This is a momentous occasion for us, it is the first time that we drove up onto someone’s land and asked them if we can sleep there. The husband was not very keen on the idea, but his wife saw no harm in us and managed to convince him to let us stay.
Holly shit, we just talked our way into sleeping in someone’s garden. I feel like we should get a scout’s badge for “overlanding”.
I have to admit that the skies in Patagonia are beautiful, look up at first few photos, you’ll see what I mean.
These are Magellan penguins and the colony is about 300,000 adults at this moment and for some reason growing. Many other colonies around the area are collapsing possibly due to over fishing but Punta Tombo is going strong.
Just a week earlier we drove to a colony in Chile only to find it permanently closed due to lack on cute penguins.
If you are thinking of visiting, quit thinking and just come, worth it.
Now that you have decided to visit here is what you should know – try to arrive at 8am or as close to it as possible. We got there around 9:30 and were barely ahead of the huge rush.
The park is just a single trail through the colony. It’s not a loop, so you walk back the same way you came in. Not long though about a mile and a half each way. But how long it takes you to walk it is solely dependent on how many times you stop to take yet another picture.
Omg but how can you resist, they are soooo cute.
We were there just early enough to be almost by ourselves on the way in.
But on the way back we saw more people than penguins.
Masses of retired, for some reason only retired people, from all over the world were marching along.
We were warned of the strong smell of digested fish that would be everywhere within a two mile radius of the colony, but maybe the wind was just right because I only noticed that I haven’t showered in a few days.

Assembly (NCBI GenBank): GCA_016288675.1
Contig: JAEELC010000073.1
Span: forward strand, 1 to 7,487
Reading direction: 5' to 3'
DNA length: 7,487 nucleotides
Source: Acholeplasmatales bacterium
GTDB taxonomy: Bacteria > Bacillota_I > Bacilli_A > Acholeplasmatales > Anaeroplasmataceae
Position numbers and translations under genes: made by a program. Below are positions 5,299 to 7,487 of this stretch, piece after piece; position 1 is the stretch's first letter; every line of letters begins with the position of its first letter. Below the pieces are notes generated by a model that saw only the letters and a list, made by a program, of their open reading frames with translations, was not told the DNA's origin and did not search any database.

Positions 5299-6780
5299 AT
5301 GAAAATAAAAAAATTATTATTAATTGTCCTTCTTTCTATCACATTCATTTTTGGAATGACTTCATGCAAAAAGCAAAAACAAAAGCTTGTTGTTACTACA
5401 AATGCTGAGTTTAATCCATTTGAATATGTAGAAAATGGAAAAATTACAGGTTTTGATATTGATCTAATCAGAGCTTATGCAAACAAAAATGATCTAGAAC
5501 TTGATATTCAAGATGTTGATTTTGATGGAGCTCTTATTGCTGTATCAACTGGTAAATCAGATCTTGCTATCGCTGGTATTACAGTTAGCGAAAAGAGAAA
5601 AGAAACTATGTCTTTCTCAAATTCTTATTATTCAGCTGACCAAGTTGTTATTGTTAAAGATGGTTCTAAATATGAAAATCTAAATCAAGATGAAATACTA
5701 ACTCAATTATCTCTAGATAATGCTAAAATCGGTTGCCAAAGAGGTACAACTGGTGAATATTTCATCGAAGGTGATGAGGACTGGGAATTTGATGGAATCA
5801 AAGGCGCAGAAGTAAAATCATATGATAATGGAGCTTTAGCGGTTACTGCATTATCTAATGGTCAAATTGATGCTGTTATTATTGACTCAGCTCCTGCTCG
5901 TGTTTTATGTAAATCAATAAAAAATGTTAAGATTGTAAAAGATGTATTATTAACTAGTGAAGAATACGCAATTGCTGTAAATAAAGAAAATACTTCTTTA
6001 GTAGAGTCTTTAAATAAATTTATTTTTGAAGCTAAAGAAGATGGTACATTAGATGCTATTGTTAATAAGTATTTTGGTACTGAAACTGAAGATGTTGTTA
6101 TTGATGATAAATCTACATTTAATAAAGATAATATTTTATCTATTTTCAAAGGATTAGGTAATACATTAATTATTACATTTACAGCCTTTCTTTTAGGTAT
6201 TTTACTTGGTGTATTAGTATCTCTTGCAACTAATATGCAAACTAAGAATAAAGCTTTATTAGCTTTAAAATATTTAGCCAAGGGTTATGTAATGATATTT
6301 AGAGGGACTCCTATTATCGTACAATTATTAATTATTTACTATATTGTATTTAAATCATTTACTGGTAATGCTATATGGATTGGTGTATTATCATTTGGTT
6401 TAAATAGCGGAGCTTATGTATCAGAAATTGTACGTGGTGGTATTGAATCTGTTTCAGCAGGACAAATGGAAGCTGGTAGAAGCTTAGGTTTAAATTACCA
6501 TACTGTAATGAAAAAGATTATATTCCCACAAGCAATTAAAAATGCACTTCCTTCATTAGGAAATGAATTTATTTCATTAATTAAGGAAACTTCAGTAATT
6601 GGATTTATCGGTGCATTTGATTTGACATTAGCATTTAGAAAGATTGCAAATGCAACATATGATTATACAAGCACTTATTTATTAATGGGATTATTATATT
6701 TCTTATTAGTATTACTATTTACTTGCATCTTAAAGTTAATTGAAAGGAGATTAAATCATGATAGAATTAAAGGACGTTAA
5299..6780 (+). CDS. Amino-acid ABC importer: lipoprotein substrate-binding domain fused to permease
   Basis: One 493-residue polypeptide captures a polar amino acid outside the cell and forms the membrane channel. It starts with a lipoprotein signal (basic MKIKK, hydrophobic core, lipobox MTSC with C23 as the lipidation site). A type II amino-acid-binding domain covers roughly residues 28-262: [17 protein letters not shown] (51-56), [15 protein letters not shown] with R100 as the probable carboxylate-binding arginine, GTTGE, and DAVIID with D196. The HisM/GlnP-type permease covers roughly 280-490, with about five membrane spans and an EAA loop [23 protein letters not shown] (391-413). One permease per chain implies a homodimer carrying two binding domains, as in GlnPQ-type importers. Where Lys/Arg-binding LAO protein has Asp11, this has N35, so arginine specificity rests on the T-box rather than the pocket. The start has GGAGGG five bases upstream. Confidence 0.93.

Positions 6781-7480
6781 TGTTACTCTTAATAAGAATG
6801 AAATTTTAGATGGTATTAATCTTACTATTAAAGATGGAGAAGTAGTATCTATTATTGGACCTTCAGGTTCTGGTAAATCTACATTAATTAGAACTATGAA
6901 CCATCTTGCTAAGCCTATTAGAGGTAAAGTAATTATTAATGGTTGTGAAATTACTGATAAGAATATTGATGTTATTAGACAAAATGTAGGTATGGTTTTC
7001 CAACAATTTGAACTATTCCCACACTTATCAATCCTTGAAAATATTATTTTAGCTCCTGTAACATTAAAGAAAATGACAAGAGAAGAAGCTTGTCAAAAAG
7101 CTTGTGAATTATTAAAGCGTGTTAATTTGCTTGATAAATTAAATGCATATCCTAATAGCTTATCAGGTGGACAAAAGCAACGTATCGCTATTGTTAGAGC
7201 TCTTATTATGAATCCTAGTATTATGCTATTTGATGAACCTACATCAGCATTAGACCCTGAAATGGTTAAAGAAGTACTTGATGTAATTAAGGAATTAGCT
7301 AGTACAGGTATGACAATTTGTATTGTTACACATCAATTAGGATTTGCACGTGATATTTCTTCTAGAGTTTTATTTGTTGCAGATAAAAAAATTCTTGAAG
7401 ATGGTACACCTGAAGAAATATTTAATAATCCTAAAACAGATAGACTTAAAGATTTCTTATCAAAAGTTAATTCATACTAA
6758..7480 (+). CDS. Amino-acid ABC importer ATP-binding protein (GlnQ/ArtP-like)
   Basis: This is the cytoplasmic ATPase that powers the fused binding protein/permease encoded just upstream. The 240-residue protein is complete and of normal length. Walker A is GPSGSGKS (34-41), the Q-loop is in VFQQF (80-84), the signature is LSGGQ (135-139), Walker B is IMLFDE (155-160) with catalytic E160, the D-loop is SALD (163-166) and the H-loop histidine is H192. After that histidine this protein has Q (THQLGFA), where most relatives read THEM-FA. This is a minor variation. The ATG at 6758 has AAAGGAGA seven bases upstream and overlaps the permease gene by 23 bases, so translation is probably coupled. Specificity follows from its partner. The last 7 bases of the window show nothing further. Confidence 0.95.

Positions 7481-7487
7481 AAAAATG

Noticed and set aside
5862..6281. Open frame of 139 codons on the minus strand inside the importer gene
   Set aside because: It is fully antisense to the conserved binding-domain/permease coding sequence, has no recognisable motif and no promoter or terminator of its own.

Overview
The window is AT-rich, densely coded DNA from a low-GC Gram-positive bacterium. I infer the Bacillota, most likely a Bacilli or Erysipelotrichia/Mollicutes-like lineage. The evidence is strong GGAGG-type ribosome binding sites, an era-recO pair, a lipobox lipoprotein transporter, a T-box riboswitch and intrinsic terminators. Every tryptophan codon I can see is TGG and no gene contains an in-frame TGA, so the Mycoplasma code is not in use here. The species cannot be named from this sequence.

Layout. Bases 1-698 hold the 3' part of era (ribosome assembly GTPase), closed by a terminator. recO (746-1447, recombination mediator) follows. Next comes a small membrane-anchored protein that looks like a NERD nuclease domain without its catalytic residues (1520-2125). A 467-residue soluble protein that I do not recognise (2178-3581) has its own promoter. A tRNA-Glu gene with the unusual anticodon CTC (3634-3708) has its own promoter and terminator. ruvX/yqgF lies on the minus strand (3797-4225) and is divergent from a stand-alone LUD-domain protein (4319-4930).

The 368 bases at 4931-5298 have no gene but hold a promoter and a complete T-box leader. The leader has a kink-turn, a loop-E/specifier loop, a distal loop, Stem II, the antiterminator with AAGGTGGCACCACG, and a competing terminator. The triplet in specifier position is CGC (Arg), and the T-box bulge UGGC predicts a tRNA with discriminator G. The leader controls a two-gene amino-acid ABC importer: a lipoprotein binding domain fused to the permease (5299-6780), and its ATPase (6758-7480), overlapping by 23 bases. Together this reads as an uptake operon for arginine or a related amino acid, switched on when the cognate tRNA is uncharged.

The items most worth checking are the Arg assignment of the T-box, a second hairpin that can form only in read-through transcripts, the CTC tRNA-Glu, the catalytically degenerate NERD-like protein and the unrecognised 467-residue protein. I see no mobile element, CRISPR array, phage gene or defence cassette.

They walk just as funny as you think they do. They are so small but walk with such self-importance that it is hard to take them seriously or watch without smiling.
This is a little baby penguin, shedding it’s baby feathers. In March only a few adolescents remain, while most of them are at sea fishing and doing penguin stuff.
The park rangers are very helpful and eager to talk to you in whatever language you two can muster up. But they are there mostly for the protection of the penguins.
Besides not harassing the animals the only rule is to give them the right of way when the try to cross the trail.
Sometimes you get lucky enough to have a penguin walk right next to you as you stand there motionless.
Oh man…I can relate to this guy. A good breakfast and then a nap.
The male and female come back every year to try to raise another chick in the same nest. That sounds like the rest of the year they go their separate ways…hm…tell me more, I’m listening.
When it’s time to reconnect they recognize each other by sound alone. Can you imagine doing that in a group of 300,000 humans? Just by yelling: “honey, it’s me!”
Thank god for cell phones.
Got lucky enough to see a penguin right by the trail and without a ranger in sight.
Taking a selfie.
And just like their human equivalent this female is unhappy with the angle…let’s redo.
This one was penguin-approved.
Sheesh Ivan enough with the steaks…said no one ever.
Okay, I’m diversifying…here is a picture of something else – blood sausage. Korea has a variation of this, called soondae, both damn delicious.
Happened to park at a truck stop, got out of the car and heard the loudest racket in the world. What in the hell?
Birds, thousands of birds. Migrating north.
Just like us they stopped to rest for the night, but unlike us they wouldn’t shut up the whole night. Birds in large numbers give a very ominous feel to the surroundings…but luckily it’s just our wild imagination.
Next up…more driving? But I don’t want. You say I have to?
Fine…next up, thank god, something new – Buenos Aires.